Renal artery stenosis is an important cause of hypertension and progressive renal insufficiency. Additionally, there is increasing concern that renovascular disease is a significant, but previously unrecognized, cause of end-stage renal disease in certain subsets of patients. Advances in revascularization techniques offer a greater opportunity for blood pressure control and for the restoration or preservation of renal function. Accurate imaging of the renal vasculature, however, is essential for the proper selection of those individuals who might best benefit from such intervention. Although conventional or digital subtraction arteriography remains the gold standard diagnostic test, significant advances in non-invasive imaging techniques now offer the clinician several options for the accurate diagnosis of hemodynamically significant renovascular disease. These techniques include captopril renography, duplex ultrasonography, magnetic resonance angiography, and spiral/fast computed tomography. In this review, the advantages and limitations of these imaging techniques are compared and contrasted with an emphasis on their usefulness in screening for renovascular disease. Also reviewed are recent applications of these techniques for measurement of renal function, predicting outcome of revascularization, and the clinical monitoring of patients with renovascular disease managed either medically or by revascularization.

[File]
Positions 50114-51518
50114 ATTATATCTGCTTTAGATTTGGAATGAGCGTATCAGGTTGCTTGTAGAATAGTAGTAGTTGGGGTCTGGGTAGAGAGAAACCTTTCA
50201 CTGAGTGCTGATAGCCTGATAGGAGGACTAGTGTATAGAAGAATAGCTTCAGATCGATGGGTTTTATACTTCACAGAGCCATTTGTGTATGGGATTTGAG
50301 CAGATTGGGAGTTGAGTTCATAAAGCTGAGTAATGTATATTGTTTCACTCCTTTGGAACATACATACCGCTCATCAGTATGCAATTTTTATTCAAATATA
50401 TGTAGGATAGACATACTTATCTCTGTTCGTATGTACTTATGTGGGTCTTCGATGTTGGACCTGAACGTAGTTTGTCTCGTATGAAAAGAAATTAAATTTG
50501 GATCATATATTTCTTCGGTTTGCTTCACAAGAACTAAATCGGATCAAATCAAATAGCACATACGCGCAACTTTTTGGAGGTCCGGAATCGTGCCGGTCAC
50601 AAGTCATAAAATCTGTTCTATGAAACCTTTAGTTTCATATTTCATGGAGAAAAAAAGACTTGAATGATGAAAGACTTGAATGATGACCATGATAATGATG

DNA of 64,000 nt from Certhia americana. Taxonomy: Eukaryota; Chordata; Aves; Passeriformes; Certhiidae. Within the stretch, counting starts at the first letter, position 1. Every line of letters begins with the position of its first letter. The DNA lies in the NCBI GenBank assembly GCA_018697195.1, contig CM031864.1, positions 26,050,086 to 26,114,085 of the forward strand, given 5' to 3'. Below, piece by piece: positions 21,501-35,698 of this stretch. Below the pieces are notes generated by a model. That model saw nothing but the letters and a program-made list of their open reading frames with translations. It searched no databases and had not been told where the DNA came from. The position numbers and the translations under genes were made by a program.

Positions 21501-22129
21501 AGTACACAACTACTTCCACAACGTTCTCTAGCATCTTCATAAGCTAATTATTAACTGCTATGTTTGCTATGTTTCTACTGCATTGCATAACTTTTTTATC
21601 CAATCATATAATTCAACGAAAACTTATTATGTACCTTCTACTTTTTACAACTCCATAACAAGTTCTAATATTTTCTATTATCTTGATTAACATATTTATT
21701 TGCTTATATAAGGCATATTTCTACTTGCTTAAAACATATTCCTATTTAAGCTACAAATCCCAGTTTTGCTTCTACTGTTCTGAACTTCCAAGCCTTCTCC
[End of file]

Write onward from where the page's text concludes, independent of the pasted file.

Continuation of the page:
ASJC Scopus subject areas
- Internal Medicine